Hey, I know that monkey!

After today, I'm imposing a self-moratorium on blogs about monkeys and the internet, despite the many letters, text messages and e-cards I've received urging me to continue mining this admittedly deep vein. (Thank you, faceless Blogospherians, I am humbled by your enthusiasm.) But this, I just had to share. Many of you may be aware of the little website that could: YouTube. For those of you who are not, YouTube is a video hosting website that

  • Was only started in December 2005, but is already the 13th most popular website on the internet, according to
  • So popular is it -- with more than 100 million videos viewed, and 65,000 added, per day -- that major trad-media TV networks have approached YouTube to forge content-sharing agreements, and even apologized for a few of the copyright infringment lawsuits it slapped on them earlier this year. (Who's your daddy, CBS?)
  • Although estimates of YouTube's value are pretty much entirely speculative, that's not stopping anyone from speculating. CNET and the New York Post guess it could be worth between $650 million and $2 billion.

So what drives this burgeoning media empire? Anyone who's performed more than a cursory exploration of the site will tell you: videos of baby animals falling asleep, bums fighting, and the desperately lonely videoblogging about either of the aforementioned. Anyway, point is: the sister of a guy who acted in a film I made owns the baby monkey who is by far the most popular animal-falling-asleep on YouTube (something like a million people have seen it), which puts it in the running to be the internet's most celebrated animal. And while "Sleepy Baby Monkey Named Mercutio" may not sweep next year's Oscars, don't be surprised if by then it's been seen by more people than whichever arthouse indie which inevitably takes home the little golden guy.

What's that? One more monkey picture before I go? Well, okay.

Quick True/False: World Capitals
Bain News Service - Library of Congress, Public Domain, Wikimedia Commons
10 Pats Born on St. Patrick's Day
A photo from the 1919 wedding of Princess Patricia of Connaught to the Hon. Alexander Ramsay.
A photo from the 1919 wedding of Princess Patricia of Connaught to the Hon. Alexander Ramsay.
Bain News Service - Library of Congress, Public Domain, Wikimedia Commons

Need some St. Patrick's Day conversation fodder that doesn't involve leprechauns or four-leaf clovers? Ask your friends to name a "Pat" born on St. Patrick's Day. If they can't, they owe you a drink—then you can wow them with this list of 10.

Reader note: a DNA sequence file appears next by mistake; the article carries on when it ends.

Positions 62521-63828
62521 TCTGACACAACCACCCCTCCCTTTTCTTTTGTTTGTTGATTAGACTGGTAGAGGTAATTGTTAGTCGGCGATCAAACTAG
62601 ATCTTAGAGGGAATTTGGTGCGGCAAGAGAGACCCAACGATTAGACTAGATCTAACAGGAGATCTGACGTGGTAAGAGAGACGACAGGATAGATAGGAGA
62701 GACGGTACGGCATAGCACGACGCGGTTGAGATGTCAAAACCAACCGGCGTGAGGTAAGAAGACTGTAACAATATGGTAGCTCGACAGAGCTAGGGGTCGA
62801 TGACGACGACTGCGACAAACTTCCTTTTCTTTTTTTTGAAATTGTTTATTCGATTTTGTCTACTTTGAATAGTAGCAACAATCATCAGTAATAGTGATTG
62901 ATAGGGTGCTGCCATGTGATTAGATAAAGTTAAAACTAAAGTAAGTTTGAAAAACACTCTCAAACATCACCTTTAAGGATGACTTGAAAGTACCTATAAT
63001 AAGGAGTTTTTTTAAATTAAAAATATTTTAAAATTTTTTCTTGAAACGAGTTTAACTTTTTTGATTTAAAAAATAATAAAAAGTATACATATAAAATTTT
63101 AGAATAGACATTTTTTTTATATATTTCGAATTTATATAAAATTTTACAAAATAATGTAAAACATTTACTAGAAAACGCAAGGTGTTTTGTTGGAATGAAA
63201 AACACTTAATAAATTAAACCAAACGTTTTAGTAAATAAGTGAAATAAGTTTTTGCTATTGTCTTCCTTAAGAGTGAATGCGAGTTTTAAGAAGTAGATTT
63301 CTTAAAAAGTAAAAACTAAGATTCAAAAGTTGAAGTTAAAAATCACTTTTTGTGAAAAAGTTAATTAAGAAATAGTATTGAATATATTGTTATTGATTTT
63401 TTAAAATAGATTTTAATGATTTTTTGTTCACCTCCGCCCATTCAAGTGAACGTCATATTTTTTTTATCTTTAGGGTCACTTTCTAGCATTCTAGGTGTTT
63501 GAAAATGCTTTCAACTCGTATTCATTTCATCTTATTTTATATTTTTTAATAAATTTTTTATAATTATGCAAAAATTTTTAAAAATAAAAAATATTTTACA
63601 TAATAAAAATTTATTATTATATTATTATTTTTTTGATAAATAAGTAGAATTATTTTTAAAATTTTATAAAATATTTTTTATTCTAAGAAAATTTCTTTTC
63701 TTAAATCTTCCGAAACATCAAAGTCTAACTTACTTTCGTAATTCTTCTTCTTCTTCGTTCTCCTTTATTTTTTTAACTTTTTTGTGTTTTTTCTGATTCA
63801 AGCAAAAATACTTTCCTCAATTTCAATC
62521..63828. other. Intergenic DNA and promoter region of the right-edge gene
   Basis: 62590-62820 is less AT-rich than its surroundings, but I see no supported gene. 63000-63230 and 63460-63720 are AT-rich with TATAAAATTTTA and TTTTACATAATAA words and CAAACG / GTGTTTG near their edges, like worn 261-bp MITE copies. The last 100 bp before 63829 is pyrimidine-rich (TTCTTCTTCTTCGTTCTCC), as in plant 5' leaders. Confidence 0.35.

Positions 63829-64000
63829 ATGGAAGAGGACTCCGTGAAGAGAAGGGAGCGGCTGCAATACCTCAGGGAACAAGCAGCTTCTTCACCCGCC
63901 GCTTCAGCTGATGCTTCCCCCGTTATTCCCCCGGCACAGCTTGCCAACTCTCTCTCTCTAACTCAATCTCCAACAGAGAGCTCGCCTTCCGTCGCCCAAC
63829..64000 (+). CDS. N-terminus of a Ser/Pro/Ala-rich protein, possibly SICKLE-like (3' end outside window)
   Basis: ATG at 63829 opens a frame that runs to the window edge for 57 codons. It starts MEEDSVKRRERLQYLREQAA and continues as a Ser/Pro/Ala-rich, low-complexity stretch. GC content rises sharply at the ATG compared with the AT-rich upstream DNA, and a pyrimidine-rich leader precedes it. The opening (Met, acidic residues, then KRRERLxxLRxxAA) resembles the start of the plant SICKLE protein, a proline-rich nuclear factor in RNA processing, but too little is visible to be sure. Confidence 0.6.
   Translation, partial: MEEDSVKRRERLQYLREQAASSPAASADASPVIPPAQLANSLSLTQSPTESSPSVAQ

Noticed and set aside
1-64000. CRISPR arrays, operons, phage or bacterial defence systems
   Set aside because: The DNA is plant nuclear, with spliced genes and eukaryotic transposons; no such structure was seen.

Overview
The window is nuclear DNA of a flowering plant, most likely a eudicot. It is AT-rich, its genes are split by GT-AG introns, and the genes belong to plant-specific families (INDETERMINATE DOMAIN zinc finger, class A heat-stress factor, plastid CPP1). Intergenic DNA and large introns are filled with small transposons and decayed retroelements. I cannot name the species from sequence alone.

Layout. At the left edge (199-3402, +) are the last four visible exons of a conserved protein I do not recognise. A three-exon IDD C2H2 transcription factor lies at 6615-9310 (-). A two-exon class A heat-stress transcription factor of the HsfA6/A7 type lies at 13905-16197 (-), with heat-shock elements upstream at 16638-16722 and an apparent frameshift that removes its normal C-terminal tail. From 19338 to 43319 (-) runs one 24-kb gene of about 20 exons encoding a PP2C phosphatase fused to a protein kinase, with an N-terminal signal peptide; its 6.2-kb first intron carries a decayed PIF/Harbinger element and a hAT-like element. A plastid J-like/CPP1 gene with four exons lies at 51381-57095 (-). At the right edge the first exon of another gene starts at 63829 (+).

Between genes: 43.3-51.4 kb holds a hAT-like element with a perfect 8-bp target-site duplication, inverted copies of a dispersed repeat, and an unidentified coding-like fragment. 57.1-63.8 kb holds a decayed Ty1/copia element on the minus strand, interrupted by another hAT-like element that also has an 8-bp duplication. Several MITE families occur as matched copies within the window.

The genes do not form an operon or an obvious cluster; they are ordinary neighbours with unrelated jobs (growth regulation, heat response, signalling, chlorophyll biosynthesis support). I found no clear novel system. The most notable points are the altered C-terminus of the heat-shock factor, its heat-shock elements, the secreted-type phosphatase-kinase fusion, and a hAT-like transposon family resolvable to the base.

Princess Patricia was the granddaughter of Queen Victoria, who gave up all of her royal titles when she married a commoner. She was born at Buckingham Palace on March 17, 1886.


The Dallas star was born on March 17, 1949. And here's a totally random fact about Duffy: His nephew is Barry Zito, former MLB pitcher for the Oakland Athletics and the San Francisco Giants.


Pattie Boyd
Larry Ellis, Express/Getty Images

Pattie Boyd is well-known to lovers of classic rock: She has been married three times, including once to George Harrison and once to Eric Clapton, who both wrote a couple of the most romantic songs in rock history in her honor (including The Beatles's "Something" and Clapton's "Wonderful Tonight"). Boyd was a model when she met Harrison on the set of A Hard Day's Night in 1964; the pair were married two years later. They divorced in 1977 and she married Clapton, Harrison's close friend, in 1979. She also had an affair with Ronnie Wood of the Rolling Stones toward the end of her marriage to The Quiet Beatle.


Belfast-born Pat Rice is a former footballer and coach who spent the bulk of his career with Arsenal F.C. (that's "football club," a.k.a. soccer to us Americans). He joined the Gunners in 1964 as a mere apprentice, turning pro a couple of years later. He became captain in 1977 and left the club for a few years in the early 1980s to go to Watford, but returned after he retired from playing in 1984. In 2012, after nearly 30 years with the organization, he announced his retirement.


Patty Maloney is an actress with dwarfism who stands just three feet, 11 inches tall. She has appeared in many movies and T.V. shows over the years, including operating the Crypt Keeper puppet in Tales from the Crypt. She also played Chewbacca's son Lumpy in The Star Wars Holiday Special.


Michael C. Hall and Mathew St. Patrick in 'Six Feet Under'

Ok, so Mathew St. Patrick is the stage name of the actor, but he was born Patrick Matthews in Philadelphia on March 17, 1968. You probably know him best as David's boyfriend Keith on Six Feet Under.


He may not be a household name, but the recording artists Patrick Adams writes for and helps produce certainly are. Adams has been involved in the careers of Salt-N-Pepa, Sister Sledge, Gladys Knight, Rick James, and Coolio, among others.


It's possible you look at Patrick McDonnell's work every day, depending on which comics your newspaper carries. McDonnell draws a strip called Mutts featuring a dog and a cat named Earl and Mooch, respectively. Charles Schulz called it one of the best comic strips of all time.


 Singer/Guitarist Billy Corgan of Smashing Pumpkins performs onstage during Live Earth New York at Giants Stadium on July 7, 2007 in East Rutherford, New Jersey
Evan Agostini, Getty Images

Yes, you know him better as just plain old Billy Corgan: he's the face of the Smashing Pumpkins, engages in public feuds with Courtney Love, and maybe once dated Jessica Simpson. He made his debut on March 17, 1967.


Patricia Ford is a retired model probably best known for her Playboy photoshoots in the 1990s.


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